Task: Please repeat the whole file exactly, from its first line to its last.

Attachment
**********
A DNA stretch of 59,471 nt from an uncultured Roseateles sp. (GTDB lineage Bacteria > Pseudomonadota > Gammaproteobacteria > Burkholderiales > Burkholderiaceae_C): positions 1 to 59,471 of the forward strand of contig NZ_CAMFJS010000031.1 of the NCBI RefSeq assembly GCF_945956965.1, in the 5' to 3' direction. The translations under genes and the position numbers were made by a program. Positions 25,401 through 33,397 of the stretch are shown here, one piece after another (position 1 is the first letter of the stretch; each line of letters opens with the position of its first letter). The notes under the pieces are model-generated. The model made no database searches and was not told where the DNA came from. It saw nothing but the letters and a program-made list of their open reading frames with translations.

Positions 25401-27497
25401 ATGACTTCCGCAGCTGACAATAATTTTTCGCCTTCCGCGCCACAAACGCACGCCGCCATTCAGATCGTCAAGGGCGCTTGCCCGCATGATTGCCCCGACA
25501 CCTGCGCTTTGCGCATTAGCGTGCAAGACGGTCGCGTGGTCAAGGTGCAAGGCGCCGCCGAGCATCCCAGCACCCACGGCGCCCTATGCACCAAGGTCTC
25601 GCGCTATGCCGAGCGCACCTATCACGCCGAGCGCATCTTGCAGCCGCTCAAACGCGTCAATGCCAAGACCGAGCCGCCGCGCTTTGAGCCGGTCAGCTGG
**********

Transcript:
A DNA stretch of 59,471 nt from an uncultured Roseateles sp. (GTDB lineage Bacteria > Pseudomonadota > Gammaproteobacteria > Burkholderiales > Burkholderiaceae_C): positions 1 to 59,471 of the forward strand of contig NZ_CAMFJS010000031.1 of the NCBI RefSeq assembly GCF_945956965.1, in the 5' to 3' direction. The translations under genes and the position numbers were made by a program. Positions 25,401 through 33,397 of the stretch are shown here, one piece after another (position 1 is the first letter of the stretch; each line of letters opens with the position of its first letter). The notes under the pieces are model-generated. The model made no database searches and was not told where the DNA came from. It saw nothing but the letters and a program-made list of their open reading frames with translations.

Positions 25401-27497
25401 ATGACTTCCGCAGCTGACAATAATTTTTCGCCTTCCGCGCCACAAACGCACGCCGCCATTCAGATCGTCAAGGGCGCTTGCCCGCATGATTGCCCCGACA
25501 CCTGCGCTTTGCGCATTAGCGTGCAAGACGGTCGCGTGGTCAAGGTGCAAGGCGCCGCCGAGCATCCCAGCACCCACGGCGCCCTATGCACCAAGGTCTC
25601 GCGCTATGCCGAGCGCACCTATCACGCCGAGCGCATCTTGCAGCCGCTCAAACGCGTCAATGCCAAGACCGAGCCGCCGCGCTTTGAGCCGGTCAGCTGG